This archived article was written by: Tadd Mecham
The fire alarm has just gone off in your dormitory. You just got out of the shower or pulled a freshly warmed meal out of that handy microwave oven. What is your first instinct? Flee?
False fire alarms have become an issue on many college campuses across Utah. It seems as though every alarm raised is never real, so students have become accustomed to just blocking it out. It becomes just another background noise while students take their sweet time to exit the building.
Herein lies the problem. When fire alarms are raised so frequently and without purpose, many students have the idea ingrained in their skulls that when the alarm goes off, there is no danger, so they continue with what they are doing.
What happens when the alarm is for real? Students continue taking their time to exit the building while the entire structure is engulfed in flames. The ever so dependable false alarm has the potential to lead to extreme disaster. The last thing needed on any campus is the charred remains of students due to poor judgment.
If a student doesn’t take the alarm seriously for the possibility of being barbecued, here is a little incentive to leave the building anyway.
Residence Life Policy dictates that in the event of a fire, every student is required to leave the building. If a student does not evacuate, they are subject to a $25 fine.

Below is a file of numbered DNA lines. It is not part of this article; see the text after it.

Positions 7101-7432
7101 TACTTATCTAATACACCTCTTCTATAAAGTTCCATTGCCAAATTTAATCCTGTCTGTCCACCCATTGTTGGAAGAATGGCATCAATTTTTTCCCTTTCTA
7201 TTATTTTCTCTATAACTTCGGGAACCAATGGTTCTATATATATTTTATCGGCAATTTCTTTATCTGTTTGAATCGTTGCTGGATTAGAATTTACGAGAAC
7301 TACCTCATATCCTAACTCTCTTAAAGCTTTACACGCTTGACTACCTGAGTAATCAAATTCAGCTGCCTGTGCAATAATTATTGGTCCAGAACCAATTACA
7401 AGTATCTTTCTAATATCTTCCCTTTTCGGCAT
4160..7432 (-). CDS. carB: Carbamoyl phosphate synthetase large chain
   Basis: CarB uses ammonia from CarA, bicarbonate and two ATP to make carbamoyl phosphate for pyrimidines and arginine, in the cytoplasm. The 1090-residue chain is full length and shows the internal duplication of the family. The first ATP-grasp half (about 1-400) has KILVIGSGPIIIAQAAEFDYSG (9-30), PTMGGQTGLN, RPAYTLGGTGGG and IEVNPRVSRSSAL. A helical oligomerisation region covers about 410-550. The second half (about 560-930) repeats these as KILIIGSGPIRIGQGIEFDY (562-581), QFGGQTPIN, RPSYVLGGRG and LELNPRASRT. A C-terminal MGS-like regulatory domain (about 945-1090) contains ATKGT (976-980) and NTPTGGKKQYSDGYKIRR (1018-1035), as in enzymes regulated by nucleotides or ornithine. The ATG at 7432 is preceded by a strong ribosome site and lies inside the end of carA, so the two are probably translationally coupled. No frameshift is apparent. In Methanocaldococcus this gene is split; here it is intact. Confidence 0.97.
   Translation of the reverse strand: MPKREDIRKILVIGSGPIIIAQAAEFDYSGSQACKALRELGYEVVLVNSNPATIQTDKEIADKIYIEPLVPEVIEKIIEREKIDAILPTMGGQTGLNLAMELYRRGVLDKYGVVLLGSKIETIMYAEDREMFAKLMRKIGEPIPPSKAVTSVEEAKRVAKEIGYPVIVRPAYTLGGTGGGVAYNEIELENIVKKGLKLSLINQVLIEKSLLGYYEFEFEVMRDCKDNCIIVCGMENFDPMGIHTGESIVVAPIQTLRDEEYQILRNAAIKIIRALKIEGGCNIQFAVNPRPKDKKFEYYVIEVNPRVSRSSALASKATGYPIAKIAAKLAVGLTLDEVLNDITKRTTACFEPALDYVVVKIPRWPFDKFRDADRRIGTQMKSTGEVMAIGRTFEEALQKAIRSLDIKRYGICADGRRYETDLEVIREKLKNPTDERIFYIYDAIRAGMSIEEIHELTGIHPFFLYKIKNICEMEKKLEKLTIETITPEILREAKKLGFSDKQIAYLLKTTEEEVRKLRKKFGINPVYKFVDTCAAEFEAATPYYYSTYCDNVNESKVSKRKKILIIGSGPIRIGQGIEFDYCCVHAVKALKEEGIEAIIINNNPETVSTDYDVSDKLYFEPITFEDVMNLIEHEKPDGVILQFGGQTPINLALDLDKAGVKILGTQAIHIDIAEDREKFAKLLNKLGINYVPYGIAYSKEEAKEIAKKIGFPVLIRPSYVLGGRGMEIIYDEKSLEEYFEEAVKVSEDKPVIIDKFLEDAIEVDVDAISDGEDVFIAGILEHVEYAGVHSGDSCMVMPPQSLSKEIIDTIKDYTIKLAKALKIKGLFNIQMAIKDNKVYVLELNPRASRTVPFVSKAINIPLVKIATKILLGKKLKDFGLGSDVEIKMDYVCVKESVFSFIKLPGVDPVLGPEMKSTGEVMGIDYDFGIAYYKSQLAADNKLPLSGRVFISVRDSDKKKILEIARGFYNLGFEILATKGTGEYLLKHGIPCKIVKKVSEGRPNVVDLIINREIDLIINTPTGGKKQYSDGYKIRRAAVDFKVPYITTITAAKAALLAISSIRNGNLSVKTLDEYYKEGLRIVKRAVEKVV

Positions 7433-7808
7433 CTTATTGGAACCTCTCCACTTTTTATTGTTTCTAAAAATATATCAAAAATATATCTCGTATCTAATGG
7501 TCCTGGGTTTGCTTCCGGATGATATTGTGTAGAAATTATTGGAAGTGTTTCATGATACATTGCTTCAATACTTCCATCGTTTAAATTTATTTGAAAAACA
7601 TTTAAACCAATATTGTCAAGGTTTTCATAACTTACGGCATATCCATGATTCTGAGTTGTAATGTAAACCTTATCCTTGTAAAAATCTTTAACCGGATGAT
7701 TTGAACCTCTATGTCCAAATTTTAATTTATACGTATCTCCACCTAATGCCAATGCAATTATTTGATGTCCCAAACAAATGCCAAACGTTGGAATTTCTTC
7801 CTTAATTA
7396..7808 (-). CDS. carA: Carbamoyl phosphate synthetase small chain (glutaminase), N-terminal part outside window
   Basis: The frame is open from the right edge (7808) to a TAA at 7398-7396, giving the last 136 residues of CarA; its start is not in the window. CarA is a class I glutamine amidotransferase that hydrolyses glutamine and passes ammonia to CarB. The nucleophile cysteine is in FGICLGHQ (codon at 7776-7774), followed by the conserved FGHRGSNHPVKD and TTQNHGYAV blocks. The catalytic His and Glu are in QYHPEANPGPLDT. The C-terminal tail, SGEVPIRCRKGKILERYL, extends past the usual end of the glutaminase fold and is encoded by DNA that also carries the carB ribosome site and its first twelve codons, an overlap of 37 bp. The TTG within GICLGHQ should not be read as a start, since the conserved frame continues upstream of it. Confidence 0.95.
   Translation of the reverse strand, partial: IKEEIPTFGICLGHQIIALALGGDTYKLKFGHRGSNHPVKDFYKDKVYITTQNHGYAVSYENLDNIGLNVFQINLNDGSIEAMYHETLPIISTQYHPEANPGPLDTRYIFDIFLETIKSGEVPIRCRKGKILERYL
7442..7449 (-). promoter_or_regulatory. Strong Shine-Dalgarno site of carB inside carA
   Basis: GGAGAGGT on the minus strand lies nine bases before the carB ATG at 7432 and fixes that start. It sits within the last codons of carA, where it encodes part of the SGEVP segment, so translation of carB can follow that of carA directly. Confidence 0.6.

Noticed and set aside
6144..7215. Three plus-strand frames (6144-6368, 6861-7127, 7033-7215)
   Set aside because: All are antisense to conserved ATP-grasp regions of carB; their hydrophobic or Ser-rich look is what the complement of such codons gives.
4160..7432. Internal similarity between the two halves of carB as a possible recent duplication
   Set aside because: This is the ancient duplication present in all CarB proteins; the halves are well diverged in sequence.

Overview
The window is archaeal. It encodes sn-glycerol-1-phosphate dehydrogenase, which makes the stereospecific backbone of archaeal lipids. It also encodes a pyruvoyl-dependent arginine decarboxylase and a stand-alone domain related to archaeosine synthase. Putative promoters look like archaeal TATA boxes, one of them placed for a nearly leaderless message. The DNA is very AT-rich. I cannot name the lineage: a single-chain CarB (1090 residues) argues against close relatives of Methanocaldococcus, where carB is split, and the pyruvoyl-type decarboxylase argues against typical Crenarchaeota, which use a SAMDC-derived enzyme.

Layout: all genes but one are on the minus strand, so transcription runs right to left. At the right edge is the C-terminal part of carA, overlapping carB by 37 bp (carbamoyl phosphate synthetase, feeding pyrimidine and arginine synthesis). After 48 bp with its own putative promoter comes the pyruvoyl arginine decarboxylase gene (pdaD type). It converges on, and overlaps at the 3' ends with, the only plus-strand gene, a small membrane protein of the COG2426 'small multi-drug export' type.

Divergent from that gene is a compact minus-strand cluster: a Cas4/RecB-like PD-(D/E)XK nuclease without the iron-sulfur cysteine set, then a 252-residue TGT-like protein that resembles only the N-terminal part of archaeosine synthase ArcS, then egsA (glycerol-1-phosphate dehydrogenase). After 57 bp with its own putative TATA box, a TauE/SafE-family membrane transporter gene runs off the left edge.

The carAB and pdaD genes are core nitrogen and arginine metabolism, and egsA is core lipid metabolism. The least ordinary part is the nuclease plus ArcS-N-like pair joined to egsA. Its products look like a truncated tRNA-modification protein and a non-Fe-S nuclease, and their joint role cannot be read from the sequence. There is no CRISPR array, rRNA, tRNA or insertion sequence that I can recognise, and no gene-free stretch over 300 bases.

Further evacuation failures will result in larger fines and even eviction from campus housing. The more a student discredits the fire alarms, the more money that will be coming out of their pockets. This goes in accordance with state law.
Associate Vice Chancellor for Student Services Alex Herzog, Ph.D., stated, “When you say fire…that is open to interpretation… the purpose of fire alarms is to save lives and reduce damage to buildings due to fire. We have had excessive fire alarms due to people cooking and walking away from stoves. We have lost appliances like stoves due to excessive fire damage last school year.”
So it would seem that not every alarm is raised without reason.
Also, the purpose of fire drills is to get the students acquainted with the best exits when leaving so that in the event of a real fire, they know their best way out. It is good to be familiar with how to exit the building with an alarm blaring so the situation isn’t foreign.
As annoying as they may seem, fire alarms do serve a purpose. They are to ensure the safety of the students if a truly dangerous situation does arise.
Maybe the next time a student hears that alarm, they won’t think twice about exiting the building in a quick but orderly fashion, real fire or not.